As we often do, we headed first to Steves Island. Rebecca checked things out on shore while I circled the island. It occurred to us that during the previous night it had hardly dropped below freezing, and it would have been comfortable enough weather to camp out. Off course, the nights are still long.
We headed across Merchant Row, and followed shorelines: Harbor, Merchant, Ewe, Hardwood. I had it in mind to stop on Ram Island for a break, but the seals had claimed it and were piled high on surrounding ledges. The south end of Hardwood Island, where we sometimes like to meander among the partially submerged boulders, was turning the moderate swell into some large breaking waves. We went around to the less active side and landed on the rockweed.
The south shore of Hardwood is sprinkled with good boulders upon which to perch, sip some hot cocoa and watch the waves come in. The sky began to cloud over, and though there was hardly any ice or show on shore to indicate the season, those icy clouds casting a halo around the sun have a distinct wintery look.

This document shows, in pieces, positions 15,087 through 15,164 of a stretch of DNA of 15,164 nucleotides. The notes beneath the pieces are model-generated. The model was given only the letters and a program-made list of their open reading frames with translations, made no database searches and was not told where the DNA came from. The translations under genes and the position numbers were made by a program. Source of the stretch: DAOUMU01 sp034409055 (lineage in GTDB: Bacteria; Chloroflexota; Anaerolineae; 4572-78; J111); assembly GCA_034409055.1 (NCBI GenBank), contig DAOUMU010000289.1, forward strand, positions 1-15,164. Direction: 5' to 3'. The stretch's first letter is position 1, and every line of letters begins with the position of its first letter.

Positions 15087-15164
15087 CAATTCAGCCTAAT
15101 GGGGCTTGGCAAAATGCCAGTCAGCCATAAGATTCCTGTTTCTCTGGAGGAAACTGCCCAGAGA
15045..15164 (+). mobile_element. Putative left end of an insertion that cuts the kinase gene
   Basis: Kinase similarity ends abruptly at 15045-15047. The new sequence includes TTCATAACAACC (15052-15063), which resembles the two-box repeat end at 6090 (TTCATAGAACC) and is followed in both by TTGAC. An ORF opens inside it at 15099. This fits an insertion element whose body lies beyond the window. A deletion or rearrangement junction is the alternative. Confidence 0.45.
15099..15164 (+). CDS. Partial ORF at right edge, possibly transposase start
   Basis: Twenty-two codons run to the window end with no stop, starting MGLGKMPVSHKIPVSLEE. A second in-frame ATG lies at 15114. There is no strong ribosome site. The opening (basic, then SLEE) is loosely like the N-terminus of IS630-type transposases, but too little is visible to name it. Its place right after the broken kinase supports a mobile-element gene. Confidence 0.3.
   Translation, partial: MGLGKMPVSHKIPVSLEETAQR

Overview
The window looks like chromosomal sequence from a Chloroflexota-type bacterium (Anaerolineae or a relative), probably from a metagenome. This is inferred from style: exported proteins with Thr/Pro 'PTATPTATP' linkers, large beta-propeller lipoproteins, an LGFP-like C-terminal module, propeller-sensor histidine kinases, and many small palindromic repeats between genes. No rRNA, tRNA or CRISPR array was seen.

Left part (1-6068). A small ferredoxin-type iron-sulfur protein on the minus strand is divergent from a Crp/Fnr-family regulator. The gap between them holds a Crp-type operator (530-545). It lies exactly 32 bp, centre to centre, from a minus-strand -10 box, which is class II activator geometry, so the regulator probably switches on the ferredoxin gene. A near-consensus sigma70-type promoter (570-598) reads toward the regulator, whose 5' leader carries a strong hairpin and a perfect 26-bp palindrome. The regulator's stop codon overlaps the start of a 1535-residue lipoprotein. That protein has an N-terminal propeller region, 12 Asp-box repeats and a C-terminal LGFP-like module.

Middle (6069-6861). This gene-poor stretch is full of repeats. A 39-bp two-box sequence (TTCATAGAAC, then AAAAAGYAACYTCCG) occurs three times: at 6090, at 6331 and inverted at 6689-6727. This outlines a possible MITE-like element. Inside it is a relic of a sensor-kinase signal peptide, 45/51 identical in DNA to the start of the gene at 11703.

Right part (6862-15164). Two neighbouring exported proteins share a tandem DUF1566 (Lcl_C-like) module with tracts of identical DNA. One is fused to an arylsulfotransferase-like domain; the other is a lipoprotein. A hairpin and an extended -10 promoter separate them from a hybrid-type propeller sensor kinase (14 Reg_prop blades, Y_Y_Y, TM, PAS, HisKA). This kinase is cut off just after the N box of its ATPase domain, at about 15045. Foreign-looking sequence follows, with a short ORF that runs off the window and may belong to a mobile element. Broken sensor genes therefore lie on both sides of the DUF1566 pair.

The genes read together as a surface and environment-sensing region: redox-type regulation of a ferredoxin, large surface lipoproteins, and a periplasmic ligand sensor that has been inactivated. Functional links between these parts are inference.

We followed Merchant Island's south shore, enjoying the gentle side to side wavy motion, with an occasionally bigger wave to keep it a little lively. By the time we reached the west end, with sunset imminent, we had to stop our dilly-dallying and head back.
The sunset saturated the sky over Penobscot Bay as we made our way below the bluffs on George Head, and across to Sand and Crotch Islands where the granite crane made a black profile against the pink sky. A couple of lobster boats came motoring along behind us. It had been a nice day and most of the boats had gone out, so there would be many more as it turned dark. We hurried across the Thorofare, back to the launch.